Positive Results and Cost Benefits of a Population Health Community-Based Palliative Care Program
We’re excited to announce the publication of an eight-month pilot study in this prestigious, peer-reviewed Journal of Palliative Medicine.
“ Effects of a Population Health Community-Based Palliative Care Program on Cost and Utilization” appears in the April 5, 2019, issue and reports the positive results of Turn-Key’s Community-Based Palliative Care Program (CBPC) solution delivered to members of a Medicare Advantage Plan from its program with Trinity Health System:
- Lower total healthcare costs
- Decreased hospitalizations and ICU days
- Increased hospice utilization while improving care quality and member satisfaction
Authored by Lori Yosick, Robert E. Crook, Maria Gatto, Terri L. Maxwell, Ian Duncan, Tamim Ahmed, and Andrew Mackenzie, the study included members of the MA plan who were proactively identified for the program by Turn-Key Health’s predictive model. Care was provided by specially trained palliative nurses and social workers from Mount Carmel Hospice and Palliative Care guided by Turn-Key Health’s platform, assessments and workflows.
The prospective study — focused on a 30,000-member Medicare Advantage plan and a health system in Central Ohio between October 2015 and June 2016 — yielded impressive results:
- 20 percent reduction in total medical costs ($619 per enrolled member per month)
- 38 percent reduction in ICU admissions
- 33 percent reduction in hospital admissions
- 12 percent reduction in hospital days
Study co-author Terri Maxwell, PhD, APRN, chief clinical officer, Turn-Key Health, explains, “The Turn-Key palliative care team focused on helping patients and their families integrate health and social services to support independence at home and reduce caregiver burden. They provided medication and disease-specific education, elicited and clarified goals of care, assisted in completion of advance care plans and facilitated shared decision making. Doing so resulted in earlier election of hospice and lower rates of acute care utilization.”
Researchers concluded that care that is primarily driven by values, goals, and preferences of seriously ill individuals and their family members results in more compassionate, affordable, sustainable, and high-quality care.
The Mount Carmel team utilized Turn-Key Health’s evidence-based palliative care assessment tools and care paths that determined visit frequency and type (phone vs. home visits) supported by real-time clinical dashboards and a mobile platform.
They then developed a patient-centered palliative care plan for each patient enrolled in the program, outlining the patient and family’s goals, strengths, needs and preferences, as well as specific services and supports that the team arranged to help the patient avoid unplanned care and make informed care decisions. Additionally, they coordinated services with the patient’s health plan case manager and contacted the patient’s physician for any medical related needs.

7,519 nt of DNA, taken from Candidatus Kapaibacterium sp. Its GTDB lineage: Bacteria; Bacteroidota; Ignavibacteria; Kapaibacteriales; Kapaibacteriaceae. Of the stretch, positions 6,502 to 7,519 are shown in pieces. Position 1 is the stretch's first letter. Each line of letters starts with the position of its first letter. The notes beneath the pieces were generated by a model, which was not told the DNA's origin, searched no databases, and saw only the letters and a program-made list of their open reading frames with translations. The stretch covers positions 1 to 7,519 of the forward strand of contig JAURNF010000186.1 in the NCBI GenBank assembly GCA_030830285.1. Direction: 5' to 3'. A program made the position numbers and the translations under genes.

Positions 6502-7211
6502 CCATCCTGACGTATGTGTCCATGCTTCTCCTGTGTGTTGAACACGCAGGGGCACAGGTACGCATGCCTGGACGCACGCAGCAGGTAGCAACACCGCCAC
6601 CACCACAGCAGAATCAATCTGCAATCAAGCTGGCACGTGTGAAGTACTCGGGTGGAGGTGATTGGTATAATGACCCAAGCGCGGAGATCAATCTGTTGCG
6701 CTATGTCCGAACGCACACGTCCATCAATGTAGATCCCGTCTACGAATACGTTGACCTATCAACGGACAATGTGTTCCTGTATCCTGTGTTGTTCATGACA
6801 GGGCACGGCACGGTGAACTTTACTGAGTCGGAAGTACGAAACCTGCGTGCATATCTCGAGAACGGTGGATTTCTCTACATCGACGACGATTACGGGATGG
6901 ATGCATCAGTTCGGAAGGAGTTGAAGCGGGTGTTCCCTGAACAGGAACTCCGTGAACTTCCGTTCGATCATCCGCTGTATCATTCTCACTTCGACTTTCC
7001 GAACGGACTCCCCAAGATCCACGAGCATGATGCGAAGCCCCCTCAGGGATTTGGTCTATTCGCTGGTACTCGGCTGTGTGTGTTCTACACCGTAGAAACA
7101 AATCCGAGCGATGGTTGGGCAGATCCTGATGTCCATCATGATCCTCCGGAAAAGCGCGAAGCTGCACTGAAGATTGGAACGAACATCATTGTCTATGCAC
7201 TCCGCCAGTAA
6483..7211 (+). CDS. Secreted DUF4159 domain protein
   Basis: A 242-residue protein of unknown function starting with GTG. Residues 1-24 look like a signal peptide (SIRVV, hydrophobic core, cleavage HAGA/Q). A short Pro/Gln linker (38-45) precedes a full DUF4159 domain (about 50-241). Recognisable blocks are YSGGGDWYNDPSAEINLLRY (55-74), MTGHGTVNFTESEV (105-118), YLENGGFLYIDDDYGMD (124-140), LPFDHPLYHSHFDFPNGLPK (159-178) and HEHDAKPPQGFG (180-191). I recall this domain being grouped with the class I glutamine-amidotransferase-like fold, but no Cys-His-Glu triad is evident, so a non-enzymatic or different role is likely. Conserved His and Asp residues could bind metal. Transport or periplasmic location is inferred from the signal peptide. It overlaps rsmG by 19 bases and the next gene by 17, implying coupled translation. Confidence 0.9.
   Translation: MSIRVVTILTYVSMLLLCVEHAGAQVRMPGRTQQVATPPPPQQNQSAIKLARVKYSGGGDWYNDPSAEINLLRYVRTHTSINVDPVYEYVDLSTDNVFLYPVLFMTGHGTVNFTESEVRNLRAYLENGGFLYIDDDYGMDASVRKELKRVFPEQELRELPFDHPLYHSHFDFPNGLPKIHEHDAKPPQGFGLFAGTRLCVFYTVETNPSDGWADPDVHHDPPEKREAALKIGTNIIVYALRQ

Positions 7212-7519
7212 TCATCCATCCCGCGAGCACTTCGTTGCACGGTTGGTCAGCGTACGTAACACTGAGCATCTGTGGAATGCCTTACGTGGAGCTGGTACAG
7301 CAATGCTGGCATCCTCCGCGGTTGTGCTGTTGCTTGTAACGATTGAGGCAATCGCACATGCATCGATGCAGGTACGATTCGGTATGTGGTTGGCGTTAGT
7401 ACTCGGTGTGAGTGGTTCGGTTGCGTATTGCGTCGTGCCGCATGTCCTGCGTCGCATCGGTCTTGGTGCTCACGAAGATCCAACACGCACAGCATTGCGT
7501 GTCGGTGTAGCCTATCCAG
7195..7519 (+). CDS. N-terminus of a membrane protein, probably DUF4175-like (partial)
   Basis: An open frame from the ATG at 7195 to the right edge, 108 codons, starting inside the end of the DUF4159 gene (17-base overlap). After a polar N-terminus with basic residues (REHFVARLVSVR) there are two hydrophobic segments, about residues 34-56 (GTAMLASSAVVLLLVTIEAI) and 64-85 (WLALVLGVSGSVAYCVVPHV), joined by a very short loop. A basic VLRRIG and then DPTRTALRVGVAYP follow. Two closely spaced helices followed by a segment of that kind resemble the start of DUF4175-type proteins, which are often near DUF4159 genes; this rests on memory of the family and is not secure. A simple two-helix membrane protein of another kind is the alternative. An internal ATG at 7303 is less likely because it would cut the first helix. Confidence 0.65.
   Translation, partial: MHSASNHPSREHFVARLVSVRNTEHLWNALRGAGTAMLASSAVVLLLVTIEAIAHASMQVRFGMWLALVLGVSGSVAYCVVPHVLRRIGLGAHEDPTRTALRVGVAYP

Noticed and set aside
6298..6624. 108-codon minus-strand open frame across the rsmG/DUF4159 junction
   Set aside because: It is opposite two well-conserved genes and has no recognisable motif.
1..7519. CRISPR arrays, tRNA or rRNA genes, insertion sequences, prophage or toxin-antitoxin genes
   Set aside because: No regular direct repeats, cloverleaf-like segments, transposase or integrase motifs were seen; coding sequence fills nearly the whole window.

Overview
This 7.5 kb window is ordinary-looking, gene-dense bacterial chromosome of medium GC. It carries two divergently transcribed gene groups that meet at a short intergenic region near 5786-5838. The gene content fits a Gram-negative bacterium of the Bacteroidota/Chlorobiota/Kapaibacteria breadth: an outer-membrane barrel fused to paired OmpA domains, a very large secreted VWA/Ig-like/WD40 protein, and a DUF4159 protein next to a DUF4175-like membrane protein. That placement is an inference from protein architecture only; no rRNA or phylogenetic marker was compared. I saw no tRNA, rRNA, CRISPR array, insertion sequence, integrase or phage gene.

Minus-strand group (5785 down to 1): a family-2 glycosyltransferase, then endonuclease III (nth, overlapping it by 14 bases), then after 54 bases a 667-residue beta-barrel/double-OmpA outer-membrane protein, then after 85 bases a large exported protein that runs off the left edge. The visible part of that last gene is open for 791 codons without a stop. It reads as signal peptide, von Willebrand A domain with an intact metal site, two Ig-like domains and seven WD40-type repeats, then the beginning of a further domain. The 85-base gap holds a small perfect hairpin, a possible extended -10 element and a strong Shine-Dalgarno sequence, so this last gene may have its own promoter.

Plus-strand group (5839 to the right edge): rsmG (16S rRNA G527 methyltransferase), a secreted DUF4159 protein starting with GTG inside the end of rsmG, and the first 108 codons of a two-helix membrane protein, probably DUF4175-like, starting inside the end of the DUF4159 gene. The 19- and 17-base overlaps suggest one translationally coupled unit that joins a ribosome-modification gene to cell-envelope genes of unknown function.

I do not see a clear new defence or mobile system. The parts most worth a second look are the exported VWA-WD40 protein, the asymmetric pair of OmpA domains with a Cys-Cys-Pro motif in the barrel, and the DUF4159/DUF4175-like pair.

Researchers report that in addition to the structured care model as described, what differentiates this program from others is the way that patients are identified: moving from the traditional referral model to one that utilizes predictive analytics and a proprietary algorithm to identify members earlier in their disease trajectory and are appropriate for outreach and enrollment.
This approach does not simply predict mortality – it identifies those at risk for overmedicalized death in the next 6-12 months. These are members who are likely to use inpatient care and consume considerable medical services during their final months of life.
Overmedicalized death is defined as one or more of the following documented in the patient’s record at the time of death:
- Chemotherapy for cancer patients within 28 days of death
- Unplanned hospitalization within 60 days of death
- More than one emergency department (ED) visit within 30 days of death
- ICU admission within 30 days of death
- Life-sustaining treatment within 30 days of death
Higher Quality Care at Reduced Costs
Authors point out that as the U.S. health care system moves toward value-based payment models, MA and other health plans are incentivized to provide higher quality care at a reduced cost by eliminating nonbeneficial and wasteful care.
They also assert that community-based palliative care programs are associated with decreased hospitalizations and costs in the last months of life, noting that this study included persons still living during the study period and whose costs are expected to rise in the months preceding death.
“Hospice was introduced earlier and resulted in longer length of stay in hospice — an important quality marker,” reports the researchers. “This study’s short program duration and prospective nature explain the relatively low hospice conversion rate. These patients’ illnesses are likely to progress the longer they are in the program such that they eventually meet the eligibility requirements for hospice.”
This program and study were funded by an innovation grant from Trinity Health Plan.
Presented as a poster at CAPC Annual Conference, Orlando Florida, November 2016 and AAHPM Annual Conference, Phoenix, Arizona, February 2017.
Author Disclosure Statement
No competing financial interests exist.
IRB approval was obtained from the Mount Carmel Health System IRB.
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